Friday, February 18, 2022

The Red Letter Poem 98

 The Red Letters



In ancient Rome, feast days were indicated on the calendar by red letters.  To my mind, all poetry and art serves as a reminder that every day we wake together beneath the sun is a red-letter day.


                                                                                                          – Steven Ratiner




Red Letter Poem #98



If it can be said there is any upside to the Covid pandemic (and that’s something I do with great trepidation when referring to an illness that has affected a half billion individuals worldwide, and extinguished nearly 6 million lives), it may be the sort of shift in global consciousness which, sad to say, only disaster seems to be able to quickly accomplish.  There’s been something of a broad awakening concerning human mortality and the utter fragility of all we love.  And that extends beyond the domain of family and friends, and touches on ideas of community, the environment, planetary survival.  I’m not suggesting it’s universal – and I am in no way minimizing the countervailing forces of power politics and fear.  But experiencing the possibility that we might not see our children or grandchildren grow up (or, during some of the darker days we’ve been through, that we’d enjoy even another spring), changes something fundamentally.  That knowledge projects a rather harsh spotlight onto how we’re passing through our days and what is it we truly value.  I don’t believe I’m being overly optimistic to suggest that, in our new pandemic reality, we might be entertaining more moments of – at least awareness, if not outright compassion – for all those anonymous fellow-travelers whose paths we cross in the supermarket or on the bus heading home, and who are staring back at us with curiosity from above their masks.


Charles Coe is a poet, educator, exuberant baritone, avid blogger, big-hearted individual.  In today’s Red Letter, I’m offering one of his poems that predates the pandemic (it’s included in his collection All Sins Forgiven: Poems For My Parents from Leapfrog Press) yet seems to be reflecting what I’ve come to think of as Covid-mind.  It takes one of those simple perceptions of the other and makes of it a small portrait of humankind on this troubled blue-green planet.  This is the transformative capability of a well-crafted poem: it can engage within us that cinematic effect of the ‘slow zoom’ – and not simply visually but within the depths of our emotional landscapes.  Its approach can either focus in on the fine-detailed microcosm, until even the familiar becomes quietly astonishing; or, as in the case of Charles’ poem, it can begin with the small specific detail and then broaden out to gradually assume something of a god-like perspective.  And from that great distance, I think our hearts feel like they must stretch their boundaries in order to encompass that deep feeling for (how could I not have seen it earlier?!) the rich complexity each individual life contains.  “For small creatures such as us,” wrote the planetary scientist Carl Sagan, “the vastness is only bearable through love.”  And paying attention – to the great swing of the galaxy, to the modest beauty passing outside the bus window, even to the mole on a girl’s neck (not to mention the poet’s precision as he describes it all in a notebook) – is nothing less than an act of love.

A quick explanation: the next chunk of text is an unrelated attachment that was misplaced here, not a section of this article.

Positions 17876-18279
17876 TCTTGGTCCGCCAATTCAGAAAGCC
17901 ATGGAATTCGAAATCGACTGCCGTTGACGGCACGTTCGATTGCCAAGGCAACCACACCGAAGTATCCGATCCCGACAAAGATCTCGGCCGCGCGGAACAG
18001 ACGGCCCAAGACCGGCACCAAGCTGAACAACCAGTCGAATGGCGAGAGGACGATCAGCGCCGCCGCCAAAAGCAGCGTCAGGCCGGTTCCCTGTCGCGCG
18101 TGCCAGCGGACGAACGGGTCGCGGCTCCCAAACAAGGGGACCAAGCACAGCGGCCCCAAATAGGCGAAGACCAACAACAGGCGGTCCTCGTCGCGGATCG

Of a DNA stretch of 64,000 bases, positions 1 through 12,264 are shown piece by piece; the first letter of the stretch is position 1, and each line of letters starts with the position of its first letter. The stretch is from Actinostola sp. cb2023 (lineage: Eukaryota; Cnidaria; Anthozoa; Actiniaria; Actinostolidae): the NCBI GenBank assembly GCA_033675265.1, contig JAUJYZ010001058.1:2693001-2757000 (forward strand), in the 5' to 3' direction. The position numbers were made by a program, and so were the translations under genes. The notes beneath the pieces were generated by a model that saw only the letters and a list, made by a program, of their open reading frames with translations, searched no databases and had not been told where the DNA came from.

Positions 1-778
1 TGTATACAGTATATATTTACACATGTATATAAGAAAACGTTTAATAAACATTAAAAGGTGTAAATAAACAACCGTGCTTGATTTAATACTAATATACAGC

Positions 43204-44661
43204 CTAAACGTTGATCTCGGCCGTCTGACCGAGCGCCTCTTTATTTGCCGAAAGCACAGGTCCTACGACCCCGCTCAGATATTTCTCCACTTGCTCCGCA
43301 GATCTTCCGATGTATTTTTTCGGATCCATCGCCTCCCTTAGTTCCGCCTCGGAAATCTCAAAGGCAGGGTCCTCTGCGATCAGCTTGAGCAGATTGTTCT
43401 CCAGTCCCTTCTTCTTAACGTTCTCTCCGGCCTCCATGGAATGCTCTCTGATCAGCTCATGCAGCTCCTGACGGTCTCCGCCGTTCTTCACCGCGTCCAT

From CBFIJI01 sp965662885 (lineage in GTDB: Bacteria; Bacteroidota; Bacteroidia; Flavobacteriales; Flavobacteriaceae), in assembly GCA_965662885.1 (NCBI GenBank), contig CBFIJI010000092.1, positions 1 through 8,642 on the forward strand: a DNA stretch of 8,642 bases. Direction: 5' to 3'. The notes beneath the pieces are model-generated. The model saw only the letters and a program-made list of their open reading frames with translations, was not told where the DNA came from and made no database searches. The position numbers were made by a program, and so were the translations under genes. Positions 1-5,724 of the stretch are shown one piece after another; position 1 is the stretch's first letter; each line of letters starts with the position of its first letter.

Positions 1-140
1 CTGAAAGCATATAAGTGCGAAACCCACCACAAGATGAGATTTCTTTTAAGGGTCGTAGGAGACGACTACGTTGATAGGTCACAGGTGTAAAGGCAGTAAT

The young woman on the bus

wearing headphones

has a mole on her neck.


Perhaps the same mole

in the same place

on some ancient ancestor

itched with sweat as she

crawled on hands and knees

through the king’s garden,